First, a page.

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STATE OF WISCONSIN

BEFORE THE WISCONSIN EMPLOYMENT RELATIONS COMMISSION

BROWN COUNTY SHERIFF'S DEPARTMENT
NON-SUPERVISORY LABOR ASSOCIATION AND
JAMES WIESNER,
Complainants,

vs.

BROWN COUNTY (SHERIFF'S DEPARTMENT),Respondent.

Case 757

No. 66629

MP-4324

Decision No. 32014-C


Appearances:

Rachel L. Pings, Cermele & Associates, S.C., Attorneys at Law, 6310 West Bluemound Road, Suite 200, Milwaukee, Wisconsin 53213, appearing on behalf of the Complainants.

John C. Jacques, Corporation Counsel, Brown County, 305 East Walnut Street, P.O. Box 23600, Green Bay, Wisconsin 54305-3600, appearing on behalf of the Respondent.

FINDINGS OF FACT,

CONCLUSIONS OF LAW AND ORDER

On January 16, 2007, Complainants filed a complaint of prohibited practices in which they alleged that Respondent had violated Sec. 111.70(3)(a)4, and derivatively Sec. 111.70(3)(a)1, Stats., by discharging James Wiesner without just cause during a contract hiatus period. On February 8, 2007, Respondent filed a Motion to Stay Proceedings until discovery and fact-findings are made in a Fair Employment claim before the Equal Rights Division, Wisconsin Department of Workforce Development that was filed by James Wiesner against Brown County. On February 9, 2007, Complainants filed a Brief in Opposition to Motion to Stay Proceedings. On February 12, 2007, Attorney JoAnne Breese-Jaeck filed a written response in opposition to Respondent's Motion. On February 14, 2007, the Wisconsin Employment Relations Commission appointed Coleen A. Burns, a member of its staff, as Examiner to issue Findings of Fact, Conclusions of Law and Order, as provided in Sec. 111.07 and 111.70(4)(a), Wis. Stats. On February 14, 2007, the Examiner issued an Order denying Respondent's Motion to Stay Proceedings. On February 26, 2007, the County filed an Answer to the Complaint. The matter was heard in Green Bay, Wisconsin on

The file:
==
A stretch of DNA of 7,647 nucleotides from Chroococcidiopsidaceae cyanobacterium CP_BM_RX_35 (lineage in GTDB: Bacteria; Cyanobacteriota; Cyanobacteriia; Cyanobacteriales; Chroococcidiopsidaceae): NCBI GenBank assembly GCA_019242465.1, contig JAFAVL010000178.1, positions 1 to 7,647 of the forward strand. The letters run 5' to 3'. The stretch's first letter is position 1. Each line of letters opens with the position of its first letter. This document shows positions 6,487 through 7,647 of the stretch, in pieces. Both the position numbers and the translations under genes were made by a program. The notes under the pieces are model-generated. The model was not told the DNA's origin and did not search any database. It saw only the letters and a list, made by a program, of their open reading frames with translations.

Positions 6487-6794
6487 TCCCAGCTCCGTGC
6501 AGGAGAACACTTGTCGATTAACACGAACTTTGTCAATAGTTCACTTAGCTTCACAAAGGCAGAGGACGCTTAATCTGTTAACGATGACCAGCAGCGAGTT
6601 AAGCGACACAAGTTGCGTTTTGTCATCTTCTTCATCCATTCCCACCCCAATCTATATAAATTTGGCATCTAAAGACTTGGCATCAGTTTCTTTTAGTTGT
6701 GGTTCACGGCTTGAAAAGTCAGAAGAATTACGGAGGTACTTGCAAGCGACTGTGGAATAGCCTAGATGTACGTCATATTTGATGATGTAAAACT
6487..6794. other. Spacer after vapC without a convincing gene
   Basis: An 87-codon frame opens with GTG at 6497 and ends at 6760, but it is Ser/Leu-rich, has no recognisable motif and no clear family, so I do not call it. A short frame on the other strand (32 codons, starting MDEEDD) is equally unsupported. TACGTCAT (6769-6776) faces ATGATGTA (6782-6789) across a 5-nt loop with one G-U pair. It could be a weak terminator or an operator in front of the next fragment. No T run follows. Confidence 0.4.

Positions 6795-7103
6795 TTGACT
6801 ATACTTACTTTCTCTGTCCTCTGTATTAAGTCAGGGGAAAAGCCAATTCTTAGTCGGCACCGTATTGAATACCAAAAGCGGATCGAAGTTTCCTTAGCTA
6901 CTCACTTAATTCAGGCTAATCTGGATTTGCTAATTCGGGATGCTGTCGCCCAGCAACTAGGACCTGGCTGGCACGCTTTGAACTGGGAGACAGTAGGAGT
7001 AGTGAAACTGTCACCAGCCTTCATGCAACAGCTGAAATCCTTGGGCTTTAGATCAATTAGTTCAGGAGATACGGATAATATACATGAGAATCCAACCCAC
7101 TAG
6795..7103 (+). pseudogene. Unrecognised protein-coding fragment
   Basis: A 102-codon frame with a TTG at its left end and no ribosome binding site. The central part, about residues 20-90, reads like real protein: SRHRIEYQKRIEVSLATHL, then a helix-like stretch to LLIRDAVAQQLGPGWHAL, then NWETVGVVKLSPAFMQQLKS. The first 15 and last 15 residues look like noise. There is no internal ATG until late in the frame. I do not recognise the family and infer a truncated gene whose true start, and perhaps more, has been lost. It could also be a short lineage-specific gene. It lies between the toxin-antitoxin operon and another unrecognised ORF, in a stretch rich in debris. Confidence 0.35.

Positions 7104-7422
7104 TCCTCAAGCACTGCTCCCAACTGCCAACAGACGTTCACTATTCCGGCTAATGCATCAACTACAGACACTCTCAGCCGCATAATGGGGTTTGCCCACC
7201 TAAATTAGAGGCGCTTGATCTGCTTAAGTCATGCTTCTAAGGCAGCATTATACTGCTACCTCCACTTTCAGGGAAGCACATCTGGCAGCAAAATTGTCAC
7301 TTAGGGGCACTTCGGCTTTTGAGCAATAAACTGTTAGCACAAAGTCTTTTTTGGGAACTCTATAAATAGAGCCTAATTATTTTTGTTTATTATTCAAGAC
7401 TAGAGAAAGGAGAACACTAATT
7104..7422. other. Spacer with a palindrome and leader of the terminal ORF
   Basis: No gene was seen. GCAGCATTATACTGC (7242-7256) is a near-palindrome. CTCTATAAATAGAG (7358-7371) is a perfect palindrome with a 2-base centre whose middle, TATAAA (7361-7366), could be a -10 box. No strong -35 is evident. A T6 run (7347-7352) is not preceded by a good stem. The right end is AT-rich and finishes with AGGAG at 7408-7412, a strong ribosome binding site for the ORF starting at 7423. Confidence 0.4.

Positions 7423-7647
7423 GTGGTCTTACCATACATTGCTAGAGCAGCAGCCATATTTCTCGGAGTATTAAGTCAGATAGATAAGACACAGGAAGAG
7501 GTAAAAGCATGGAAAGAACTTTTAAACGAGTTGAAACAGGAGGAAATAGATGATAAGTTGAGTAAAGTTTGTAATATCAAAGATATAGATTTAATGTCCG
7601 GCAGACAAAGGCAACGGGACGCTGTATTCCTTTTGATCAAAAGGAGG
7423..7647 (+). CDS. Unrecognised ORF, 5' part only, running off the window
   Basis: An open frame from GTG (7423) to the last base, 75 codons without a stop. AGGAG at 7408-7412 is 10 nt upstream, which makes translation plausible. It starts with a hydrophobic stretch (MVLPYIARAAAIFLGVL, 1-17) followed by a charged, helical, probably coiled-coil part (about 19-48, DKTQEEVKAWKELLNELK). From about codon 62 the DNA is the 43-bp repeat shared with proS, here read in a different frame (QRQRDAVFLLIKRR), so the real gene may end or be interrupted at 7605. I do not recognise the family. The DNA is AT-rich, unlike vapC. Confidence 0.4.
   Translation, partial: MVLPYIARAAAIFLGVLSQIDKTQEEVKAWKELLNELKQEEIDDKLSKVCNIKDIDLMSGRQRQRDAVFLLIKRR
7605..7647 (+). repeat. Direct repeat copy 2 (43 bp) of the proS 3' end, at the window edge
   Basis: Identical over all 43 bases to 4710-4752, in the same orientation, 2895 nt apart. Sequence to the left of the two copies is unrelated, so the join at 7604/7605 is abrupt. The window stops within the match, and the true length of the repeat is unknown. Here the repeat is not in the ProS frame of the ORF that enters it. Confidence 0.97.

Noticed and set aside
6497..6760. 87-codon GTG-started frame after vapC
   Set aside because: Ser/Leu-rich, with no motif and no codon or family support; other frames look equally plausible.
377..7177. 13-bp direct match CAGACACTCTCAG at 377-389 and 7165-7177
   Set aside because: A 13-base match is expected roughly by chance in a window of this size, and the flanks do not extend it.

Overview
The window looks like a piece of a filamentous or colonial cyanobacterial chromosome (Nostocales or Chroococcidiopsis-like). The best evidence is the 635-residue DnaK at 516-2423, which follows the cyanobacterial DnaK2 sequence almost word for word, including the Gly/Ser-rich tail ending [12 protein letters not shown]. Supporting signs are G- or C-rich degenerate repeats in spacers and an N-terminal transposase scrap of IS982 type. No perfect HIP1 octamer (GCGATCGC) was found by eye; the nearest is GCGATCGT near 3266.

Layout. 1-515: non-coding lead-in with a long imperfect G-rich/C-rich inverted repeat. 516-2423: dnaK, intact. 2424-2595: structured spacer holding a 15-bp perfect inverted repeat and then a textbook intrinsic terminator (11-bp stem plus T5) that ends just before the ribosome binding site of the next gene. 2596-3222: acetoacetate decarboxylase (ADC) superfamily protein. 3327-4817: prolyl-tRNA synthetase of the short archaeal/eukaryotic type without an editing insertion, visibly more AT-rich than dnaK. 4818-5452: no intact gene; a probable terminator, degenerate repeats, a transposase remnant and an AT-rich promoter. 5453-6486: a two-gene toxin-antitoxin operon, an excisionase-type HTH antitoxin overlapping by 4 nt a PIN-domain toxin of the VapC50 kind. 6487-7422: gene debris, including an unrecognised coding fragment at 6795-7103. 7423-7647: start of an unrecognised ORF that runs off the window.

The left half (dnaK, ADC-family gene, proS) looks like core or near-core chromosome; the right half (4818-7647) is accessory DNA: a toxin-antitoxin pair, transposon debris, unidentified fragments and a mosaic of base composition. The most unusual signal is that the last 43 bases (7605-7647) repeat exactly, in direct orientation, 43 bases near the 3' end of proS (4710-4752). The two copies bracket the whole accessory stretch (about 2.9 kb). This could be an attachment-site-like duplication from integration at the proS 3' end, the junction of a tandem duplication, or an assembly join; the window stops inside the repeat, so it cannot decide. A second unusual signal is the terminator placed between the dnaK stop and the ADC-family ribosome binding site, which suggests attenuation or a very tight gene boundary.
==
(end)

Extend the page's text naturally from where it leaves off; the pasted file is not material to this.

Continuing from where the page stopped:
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March 1, 8, and 9, 2007. The proceedings were transcribed and the parties filed written argument; the last of which was received on May 16, 2007. On October 12, 2007, the Commission amended its prior Order appointing the undersigned as Examiner to provide that the Examiner has final authority to issue a decision in this case on behalf of the Commission pursuant to Sections 111.07(5) and (6), 111.70(4)(a) and 227.46(3)(a), Stats.

Having considered the record as a whole and being advised in the premises, the Examiner hereby makes and issues the following

FINDINGS OF FACT

1. Brown County Sheriff's Department Non-Supervisory Labor Association, hereafter the Association, is a labor organization maintaining offices at 300 East Walnut Street, Green Bay, Wisconsin 54301. The Association is the sole and exclusive bargaining agent with respect to hours, wages and other conditions of employment for all regular law enforcement employees employed by Brown County that have the power of arrest including Patrol Officer and Sergeants, but excluding the Sheriff, Chief Deputy, Captains and Lieutenants and all other department supervisors.

2. Brown County (Sheriff's Dept), hereafter the Respondent, is a municipal employer maintaining its principal place of business at 300 East Walnut Street, Green Bay, Wisconsin 54305.

3. At all times material hereto, the collective bargaining agreement between the parties covering the period January 1, 2002 to December 31, 2003 had expired and the parties had not bargained a successor contract. Article 46 of the expired agreement contains a grievance procedure that culminates in final and binding arbitration. Article 12 of the expired agreement includes the following statement:

No regular employee shall be disciplined or discharged except for just cause. Written notice of the discipline, suspension, or discharge and a description of the incident warranting the action shall be given to the employee with a copy to the bargaining unit.